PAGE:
|Publication number||US3277208 A|
|Publication date||Oct 4, 1966|
|Filing date||Mar 26, 1963|
|Priority date||Mar 26, 1963|
|Publication number||US 3277208 A, US 3277208A, US-A-3277208, US3277208 A, US3277208A|
|Original Assignee||Du Pont|
|Export Citation||BiBTeX, EndNote, RefMan|
|Patent Citations (2), Referenced by (3), Classifications (8)|
|External Links: USPTO, USPTO Assignment, Espacenet|
United States Patent CURABLE COMPOSITION CONTAINING CHLORO- SULFONATED POLYETHYLENE AND CHLORI- NATED POLYEPOXIDE Arthur Nersasian, New Castle, Del., .assignor to E. I. du Pont de Nemours and Company, Wilmington, Del., a corporation of Delaware No Drawing. Filed Mar. 26,1963, Ser. No. 267,940
8 Claims. (Cl. 260-837) This invention relates to curable elastomeric compositions of chlorosulfonated polyethylenes and epoxide compounds derived from chlorinated bis-phenols. More particularly this invention relates to said curable compositions, the process for curing these compositions and their cured products.
Chlorosulfonated polyethylenes may be cured by means of certain metal oxides and related compounds. Certain epoxy compounds, preferably diepoxy compounds such as 2,*2-bis[4-(2,3-epoxy-propoxy) phenyl]propane, are advantageously added in small amounts (13%) as part of the curing system, partly to combine with small amounts of hydrogen chloride formed during the curing operation. Small amounts of these epoxy compounds are also used to stabilize the chlorosulfonated polyethylene during storage. Alternatively, chlorosulfonated polyethylene may be cured without metal oxides by means of larger amounts (for example, 10 to 20%) of the diepoxy compounds. Although both these curing systems are very useful, improvement in either the physical properties of the .cured products or reduction of the tendency to scorch would be advantageous. Since, however, changes in curing systems which reduce scorching in general have a corresponding adverse effect on the physical properties of the cured material, it is not to be expected that both improvement in properties and reduction in scorchings would be obtained at the same time.
It is an object of this invention to provide novel curable elastomen'c chlorosulfonated polyethylene compositions. Another object is to provide a process for curing these compositions. A further object is to provide novel cured elastomeric chlorosulfonated polyethylene polymers. A still further object it to provide said curable elastomeric compositions which have reduced scorching tendencies upon .being cured and also have improved physical characteristics as cured elastomers. Other objects will appear hereinafter.
These and other objects are accomplished by a curable composition of chlorosulfonated polyethylene and from about 0.002 to 0.12 gram equivalents, based on the epoxy groups per 100 grams of chlorosulfonated polyethylene, of at least one diepoxy curing agent of the formula O OH 0 .where T is and n is a positive integer no greater than 4. The cured clastomers of this invention are prepared by heating these curable compositions at a temperature of about 60 C. to 300 C. and recovering the cured polymer. By utilizing the diepoxy compounds of the above formula, a sig- 3,277,20 Patented Oct. 4, 1966 nicant reduction is noticed in the scorching effect during the cure of the chlorosulfonated polyethylenes. Equally as beneficial as the reduction of the scorch tendency of the polymer is the unexpected increase of desirable tensile properties of the cured polymer. Illustrative showings of these effects are found in the examples.
The preferred curing agent is the first member of the series represented by the above general formula, that is, the one containing only one diphenol residue, with n=l, which may be called the diglycidyl ether of 4,4-isopropylidene bis(2,6-dichlorophenol) or 2,2-bis[3,5-dichloro-4 (2,3-epoxypropoxy)phenyl1propane, represented by the formula The higher members of the series, as is evident from the general formula, contain two or more of the bisphenol residues but only two epoxy groups. Accordingly, more of these higher members by weight is required to give epoxy groups in equivalent amounts.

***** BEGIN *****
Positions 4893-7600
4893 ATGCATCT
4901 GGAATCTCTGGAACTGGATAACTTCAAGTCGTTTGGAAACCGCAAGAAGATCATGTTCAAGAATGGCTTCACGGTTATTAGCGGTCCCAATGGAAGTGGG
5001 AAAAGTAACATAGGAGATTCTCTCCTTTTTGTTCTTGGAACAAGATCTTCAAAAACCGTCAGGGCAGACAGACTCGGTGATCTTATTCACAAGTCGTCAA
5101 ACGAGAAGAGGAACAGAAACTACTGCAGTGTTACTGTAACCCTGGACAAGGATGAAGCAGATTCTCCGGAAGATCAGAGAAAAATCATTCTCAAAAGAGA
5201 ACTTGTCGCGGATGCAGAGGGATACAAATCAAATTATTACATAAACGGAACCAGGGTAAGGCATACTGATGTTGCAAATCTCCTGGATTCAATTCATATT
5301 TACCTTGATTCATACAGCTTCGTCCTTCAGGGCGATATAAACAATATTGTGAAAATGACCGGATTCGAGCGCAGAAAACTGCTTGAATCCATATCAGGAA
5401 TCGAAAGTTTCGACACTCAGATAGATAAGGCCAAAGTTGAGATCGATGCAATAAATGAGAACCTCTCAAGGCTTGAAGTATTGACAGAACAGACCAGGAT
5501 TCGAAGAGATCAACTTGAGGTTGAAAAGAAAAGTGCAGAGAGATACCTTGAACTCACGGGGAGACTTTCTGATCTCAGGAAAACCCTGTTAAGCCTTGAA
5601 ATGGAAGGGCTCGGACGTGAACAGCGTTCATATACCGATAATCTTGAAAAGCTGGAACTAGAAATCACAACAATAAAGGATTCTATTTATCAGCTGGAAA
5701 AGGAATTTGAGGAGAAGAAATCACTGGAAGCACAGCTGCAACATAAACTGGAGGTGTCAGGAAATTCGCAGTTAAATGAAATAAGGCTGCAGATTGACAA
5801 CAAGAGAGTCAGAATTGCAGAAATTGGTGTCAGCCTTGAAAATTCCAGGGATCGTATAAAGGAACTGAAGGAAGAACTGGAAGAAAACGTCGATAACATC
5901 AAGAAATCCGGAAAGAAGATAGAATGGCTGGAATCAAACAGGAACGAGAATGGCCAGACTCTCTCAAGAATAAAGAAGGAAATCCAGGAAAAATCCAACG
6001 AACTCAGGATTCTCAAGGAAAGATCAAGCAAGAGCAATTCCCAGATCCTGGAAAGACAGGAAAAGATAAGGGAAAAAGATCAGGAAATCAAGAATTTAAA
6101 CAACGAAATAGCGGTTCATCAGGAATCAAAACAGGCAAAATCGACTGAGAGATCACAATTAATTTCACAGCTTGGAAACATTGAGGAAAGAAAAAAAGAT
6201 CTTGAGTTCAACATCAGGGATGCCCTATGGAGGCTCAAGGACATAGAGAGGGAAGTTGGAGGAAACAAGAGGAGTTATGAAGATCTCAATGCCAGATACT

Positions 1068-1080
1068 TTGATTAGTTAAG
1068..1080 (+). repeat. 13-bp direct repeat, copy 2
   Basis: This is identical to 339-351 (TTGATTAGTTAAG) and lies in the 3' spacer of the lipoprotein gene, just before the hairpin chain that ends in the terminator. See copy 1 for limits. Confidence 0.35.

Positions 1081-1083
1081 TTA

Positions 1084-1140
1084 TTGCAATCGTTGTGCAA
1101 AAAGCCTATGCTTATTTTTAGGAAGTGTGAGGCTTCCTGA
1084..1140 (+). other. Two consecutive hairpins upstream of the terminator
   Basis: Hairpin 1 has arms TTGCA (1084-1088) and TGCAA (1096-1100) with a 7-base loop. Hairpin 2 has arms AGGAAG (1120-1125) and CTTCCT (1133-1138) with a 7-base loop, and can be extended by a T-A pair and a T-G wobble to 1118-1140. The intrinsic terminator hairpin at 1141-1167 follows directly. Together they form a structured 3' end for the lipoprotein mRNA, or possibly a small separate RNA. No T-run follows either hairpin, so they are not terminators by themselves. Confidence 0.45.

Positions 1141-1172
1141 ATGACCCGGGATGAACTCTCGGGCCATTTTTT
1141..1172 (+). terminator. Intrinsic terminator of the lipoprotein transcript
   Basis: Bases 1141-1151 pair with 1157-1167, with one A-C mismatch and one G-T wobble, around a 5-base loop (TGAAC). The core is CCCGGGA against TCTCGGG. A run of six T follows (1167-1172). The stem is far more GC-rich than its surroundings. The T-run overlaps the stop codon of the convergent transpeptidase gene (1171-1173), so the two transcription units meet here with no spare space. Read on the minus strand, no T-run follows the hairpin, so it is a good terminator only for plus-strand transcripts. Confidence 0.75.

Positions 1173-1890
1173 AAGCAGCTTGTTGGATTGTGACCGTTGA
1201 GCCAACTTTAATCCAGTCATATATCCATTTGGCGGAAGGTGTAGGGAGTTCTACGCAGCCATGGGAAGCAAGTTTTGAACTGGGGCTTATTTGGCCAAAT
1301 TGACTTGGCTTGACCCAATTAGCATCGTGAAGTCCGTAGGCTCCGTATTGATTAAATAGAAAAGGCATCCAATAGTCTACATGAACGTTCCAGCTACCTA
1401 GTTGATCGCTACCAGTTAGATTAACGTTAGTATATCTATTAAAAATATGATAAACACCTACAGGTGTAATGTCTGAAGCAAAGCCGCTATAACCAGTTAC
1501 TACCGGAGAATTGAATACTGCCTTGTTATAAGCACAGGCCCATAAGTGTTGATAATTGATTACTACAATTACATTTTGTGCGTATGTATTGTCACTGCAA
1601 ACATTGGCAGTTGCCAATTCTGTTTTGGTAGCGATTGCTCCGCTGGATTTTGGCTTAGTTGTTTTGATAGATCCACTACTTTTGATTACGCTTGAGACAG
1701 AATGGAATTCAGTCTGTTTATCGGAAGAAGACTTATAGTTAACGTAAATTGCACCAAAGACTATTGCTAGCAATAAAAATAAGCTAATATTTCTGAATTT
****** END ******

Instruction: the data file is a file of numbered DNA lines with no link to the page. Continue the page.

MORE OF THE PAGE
The amounts to be used of these epoxy curing agents are from 0.002 to 0.12 gram equivalents based on the epoxy groups, for each grams of the chlorosulfonated polyethylene to be cured, with the limitation that no more than 50 grams of curing agent be used per 100 grams of chlorosulfonated polyethylene. If more than this amount is used, the rubbery properties of the resulting compositions are materially lessened by the dilution with the curing agents. For the purpose of the present invention, it is not essential that the pure compounds represented by the above formula be used. In fact, their mixtures, which are more economical to prepare, maybe used to advantage.
The epoxy content of the subject curing agents and their mixtures is conveniently expressed by the. analytically determined epoxide equivalent, the number of epoxy groups expressed in gram equivalents, contained in 100 grams of material. Thus for the first member of the series of diepoxy compounds represented above (11:1), with molecular weight 478, the epoxide equivalent is 0.42. The number of grams of curing agent to be used per 100 grams of the elastomer in any given case is therefore calculated by multiplying by 100 the gram equivalents selected for the cure and dividing by the epoxide equiv- -alent.
The diepoxy curing agents of the present invention are made by reacting the bisphenol 4,4-isopropylidene bis(2, 6-dichlorophenol) with e-pichlorohydrin. When the mole ratio of the latter to the bisphenol is much greater than 2,
for example 10, the first member of the series (11:1 in the above general formula) is formed almost exclusively. As this ratio is reduced, the higher members of the series are formed in increasing amounts but the reaction product is a mixture. This still contains large proportions of the first-member, as long as theratio is well above 2. When more of the higher members are desired, this ratio is decreased but should not usually be much below 2. These relationships are well known in the prior art in connection with making diepoxy compounds from epichlorohydrin and simple diphenols. These mixtures are more economically prepared than the pure first member of the series and since they may be made so as to contain large proportions of this preferred compound, these mixtures may be used to great advantage. When the higher indi 3 vidual members of the series are desired they may be separated and purified by crystallization.